Harvard officials greeted with skepticism a recent survey that ranks Stanford as the nation's "best major university for undergraduates," edging out Harvard by a narrow margin.
The survey, conducted by U.S. News and World Report magazine, asked 1038 presidents of four-year colleges to rank the five best colleges in the nation.
48.8 percent of the respondents named Stanford among the top five schools, while 47.6 percent included Harvard.
A total of 662 presidents replied, basing their opinions on the quality of the courses offered the professors, and the "general atmosphere of learning," the survey said.
While the results of the survey attracted national attention. Harvard officials yesterday denied the significance of a 1.2 percent difference.
"It seems that the consensus is that there are two top schools," said Dean K. Whitla director of instructional research and evaluation. "However, the standard error you can expect in a sample that size is two to three times larger than the difference between the two figures." he added.
"There is no statistical significance in a 1.2 percent difference," said Victor Solo, assistant professor of statistics "Out of a sample of 662, the difference of seven individuals is of no real, practical consequence."
Other Harvard officials attacked the basis of the survey itself.
"Asking the opinion of 662 college presidents is not the most reliable was to objectively determine which is the best university," said Michael A. Dasaro '81 of the office of instructional research and evaluation.
'Waste of Time'
"Aside from the sense and validity of the survey, what does 'best' mean? The whole thing is a great waste of time," Solo added.
Solo said the value of the survey was also undermined by the low percentage of replies "Fifty percent is not a good response rate," he added. "Suppose the other 600 presidents who are too busy to answer were ex-graduates of Harvard? The whole set of findings could blow out."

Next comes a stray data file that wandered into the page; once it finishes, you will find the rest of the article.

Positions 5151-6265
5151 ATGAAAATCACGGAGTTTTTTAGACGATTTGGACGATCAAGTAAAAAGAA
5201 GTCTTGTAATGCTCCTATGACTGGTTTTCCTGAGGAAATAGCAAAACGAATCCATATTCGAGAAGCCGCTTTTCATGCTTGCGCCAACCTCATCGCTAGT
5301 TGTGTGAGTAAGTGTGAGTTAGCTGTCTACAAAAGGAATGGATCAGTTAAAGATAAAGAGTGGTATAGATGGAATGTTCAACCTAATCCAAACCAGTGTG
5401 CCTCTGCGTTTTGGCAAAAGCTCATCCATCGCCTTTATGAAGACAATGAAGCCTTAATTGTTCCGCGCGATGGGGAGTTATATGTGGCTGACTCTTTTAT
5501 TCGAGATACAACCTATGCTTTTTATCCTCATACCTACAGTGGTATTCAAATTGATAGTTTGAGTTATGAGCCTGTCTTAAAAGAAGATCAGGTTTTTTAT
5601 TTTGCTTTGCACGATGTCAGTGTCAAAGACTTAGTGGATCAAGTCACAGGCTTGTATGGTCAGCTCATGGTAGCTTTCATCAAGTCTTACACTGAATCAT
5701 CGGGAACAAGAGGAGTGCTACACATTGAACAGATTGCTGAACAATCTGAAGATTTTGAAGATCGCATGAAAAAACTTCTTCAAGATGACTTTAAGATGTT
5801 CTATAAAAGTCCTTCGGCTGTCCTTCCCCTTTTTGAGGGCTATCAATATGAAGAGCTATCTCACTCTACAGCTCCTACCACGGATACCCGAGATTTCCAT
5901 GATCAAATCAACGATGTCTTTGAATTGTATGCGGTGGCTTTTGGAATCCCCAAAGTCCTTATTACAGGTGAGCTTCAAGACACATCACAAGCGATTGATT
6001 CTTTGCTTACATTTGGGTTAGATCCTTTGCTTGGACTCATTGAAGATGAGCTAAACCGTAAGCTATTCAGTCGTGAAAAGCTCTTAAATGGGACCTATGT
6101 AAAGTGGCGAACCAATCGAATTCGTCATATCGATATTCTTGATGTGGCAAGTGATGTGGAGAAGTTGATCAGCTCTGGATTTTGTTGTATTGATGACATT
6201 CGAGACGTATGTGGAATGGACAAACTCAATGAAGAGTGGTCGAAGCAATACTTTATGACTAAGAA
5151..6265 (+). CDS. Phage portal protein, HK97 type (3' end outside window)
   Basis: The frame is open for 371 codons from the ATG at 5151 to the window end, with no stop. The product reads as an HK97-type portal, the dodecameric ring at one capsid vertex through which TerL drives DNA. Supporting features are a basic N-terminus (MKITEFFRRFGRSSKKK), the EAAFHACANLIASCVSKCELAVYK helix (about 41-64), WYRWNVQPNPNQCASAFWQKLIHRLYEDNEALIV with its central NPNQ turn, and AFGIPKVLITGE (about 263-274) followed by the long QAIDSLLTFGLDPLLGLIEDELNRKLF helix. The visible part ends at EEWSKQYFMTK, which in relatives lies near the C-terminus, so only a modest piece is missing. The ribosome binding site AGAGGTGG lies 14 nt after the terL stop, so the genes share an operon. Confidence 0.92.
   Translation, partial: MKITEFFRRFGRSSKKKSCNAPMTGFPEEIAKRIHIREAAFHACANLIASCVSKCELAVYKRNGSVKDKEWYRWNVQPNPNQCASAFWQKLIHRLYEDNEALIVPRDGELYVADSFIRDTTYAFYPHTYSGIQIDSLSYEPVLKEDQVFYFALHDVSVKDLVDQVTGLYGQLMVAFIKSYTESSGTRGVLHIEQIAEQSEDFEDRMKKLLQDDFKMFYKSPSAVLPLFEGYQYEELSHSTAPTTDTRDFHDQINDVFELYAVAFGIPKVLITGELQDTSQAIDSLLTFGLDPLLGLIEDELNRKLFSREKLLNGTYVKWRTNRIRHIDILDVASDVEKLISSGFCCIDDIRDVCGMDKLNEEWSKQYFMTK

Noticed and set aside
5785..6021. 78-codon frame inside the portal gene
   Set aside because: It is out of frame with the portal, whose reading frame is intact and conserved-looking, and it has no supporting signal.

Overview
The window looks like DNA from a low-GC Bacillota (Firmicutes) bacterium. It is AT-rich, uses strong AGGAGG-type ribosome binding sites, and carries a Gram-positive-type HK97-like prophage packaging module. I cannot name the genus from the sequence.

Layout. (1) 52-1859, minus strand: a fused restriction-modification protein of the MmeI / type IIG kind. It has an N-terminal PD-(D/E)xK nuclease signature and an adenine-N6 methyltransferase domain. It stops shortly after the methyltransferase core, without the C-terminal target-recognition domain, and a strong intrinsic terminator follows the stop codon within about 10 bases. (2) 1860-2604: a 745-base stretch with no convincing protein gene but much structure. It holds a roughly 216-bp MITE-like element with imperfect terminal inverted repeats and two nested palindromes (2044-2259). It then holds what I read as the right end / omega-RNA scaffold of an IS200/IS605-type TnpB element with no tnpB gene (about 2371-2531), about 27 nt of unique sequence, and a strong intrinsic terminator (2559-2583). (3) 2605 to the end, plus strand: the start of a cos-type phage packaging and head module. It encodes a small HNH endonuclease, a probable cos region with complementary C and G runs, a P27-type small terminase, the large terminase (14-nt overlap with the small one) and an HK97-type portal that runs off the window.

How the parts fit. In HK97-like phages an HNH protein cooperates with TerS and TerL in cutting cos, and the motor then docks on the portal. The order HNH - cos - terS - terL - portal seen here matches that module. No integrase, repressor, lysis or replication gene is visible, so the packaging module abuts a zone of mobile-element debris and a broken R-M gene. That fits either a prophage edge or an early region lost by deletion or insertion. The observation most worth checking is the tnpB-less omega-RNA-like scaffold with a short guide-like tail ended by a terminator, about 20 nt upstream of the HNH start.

Dean of Admissions and Financial Aid David L. Evans said that the survey gave "no great reason to be disturbed."
"Seventy-eight percent of the students who are admitted to Harvard come here which is more than any other university in the land." Evans added "Since 98 percent graduate, we must be doing something right to keep them here." Until those statistics change, he said the admissions office will "take surveys like this one with a grain of salt."
Stanford officials also downplayed the poll's significance. "We don't put too much stock in the survey," said Karen Bartholomew, assistant director of Stanford News Service. "We're pleased about it, but we don't sit here and gloat."
Stanford President Donald Kennedy dismissed the importance of the survey, calling it a "sort of beauty contest It's not very meaningful," according to an article in the Stanford Daily.
Other national universities mentioned in the survey included Yale, ranked third, followed by Princeton and the University of California at Berkeley. The University of Chicago was listed sixth, while MIT tied with Dartmouth for 10th.
Among national liberal arts colleges, Amherst was ranked number one, while Bucknell and St. Olaf tied for the top listing among regional liberal arts colleges Washington and Lee, and Willamette University in Oregon were ranked the best "comprehensive universities."
The top "smaller comprehensive universities" were Colby-Sawyer, Millsaps College in Mississippi, and Evergreen State College in Washington.